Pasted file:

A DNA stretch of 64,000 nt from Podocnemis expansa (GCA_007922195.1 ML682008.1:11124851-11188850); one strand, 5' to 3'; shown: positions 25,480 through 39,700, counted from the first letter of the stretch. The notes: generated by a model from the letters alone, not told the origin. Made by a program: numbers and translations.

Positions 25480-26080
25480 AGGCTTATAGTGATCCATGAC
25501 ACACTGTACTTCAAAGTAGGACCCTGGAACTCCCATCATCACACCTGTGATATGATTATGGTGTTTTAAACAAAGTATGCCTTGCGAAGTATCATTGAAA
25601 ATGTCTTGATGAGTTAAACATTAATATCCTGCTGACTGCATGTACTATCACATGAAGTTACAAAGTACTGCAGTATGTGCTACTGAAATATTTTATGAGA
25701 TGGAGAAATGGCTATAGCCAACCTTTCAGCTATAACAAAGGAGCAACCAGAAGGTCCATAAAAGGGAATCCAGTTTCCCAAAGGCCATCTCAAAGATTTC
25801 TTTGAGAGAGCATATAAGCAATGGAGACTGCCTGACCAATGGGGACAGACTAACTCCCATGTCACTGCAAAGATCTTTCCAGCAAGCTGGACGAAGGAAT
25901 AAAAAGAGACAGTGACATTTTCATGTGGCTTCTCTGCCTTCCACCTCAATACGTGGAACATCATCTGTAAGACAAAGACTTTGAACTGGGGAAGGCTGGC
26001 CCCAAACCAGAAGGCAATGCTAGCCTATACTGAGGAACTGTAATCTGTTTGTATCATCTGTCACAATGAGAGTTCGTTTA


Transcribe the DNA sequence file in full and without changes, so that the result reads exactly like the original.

A DNA stretch of 64,000 nt from Podocnemis expansa (GCA_007922195.1 ML682008.1:11124851-11188850); one strand, 5' to 3'; shown: positions 25,480 through 39,700, counted from the first letter of the stretch. The notes: generated by a model from the letters alone, not told the origin. Made by a program: numbers and translations.

Positions 25480-26080
25480 AGGCTTATAGTGATCCATGAC
25501 ACACTGTACTTCAAAGTAGGACCCTGGAACTCCCATCATCACACCTGTGATATGATTATGGTGTTTTAAACAAAGTATGCCTTGCGAAGTATCATTGAAA
25601 ATGTCTTGATGAGTTAAACATTAATATCCTGCTGACTGCATGTACTATCACATGAAGTTACAAAGTACTGCAGTATGTGCTACTGAAATATTTTATGAGA
25701 TGGAGAAATGGCTATAGCCAACCTTTCAGCTATAACAAAGGAGCAACCAGAAGGTCCATAAAAGGGAATCCAGTTTCCCAAAGGCCATCTCAAAGATTTC
25801 TTTGAGAGAGCATATAAGCAATGGAGACTGCCTGACCAATGGGGACAGACTAACTCCCATGTCACTGCAAAGATCTTTCCAGCAAGCTGGACGAAGGAAT
25901 AAAAAGAGACAGTGACATTTTCATGTGGCTTCTCTGCCTTCCACCTCAATACGTGGAACATCATCTGTAAGACAAAGACTTTGAACTGGGGAAGGCTGGC
26001 CCCAAACCAGAAGGCAATGCTAGCCTATACTGAGGAACTGTAATCTGTTTGTATCATCTGTCACAATGAGAGTTCGTTTA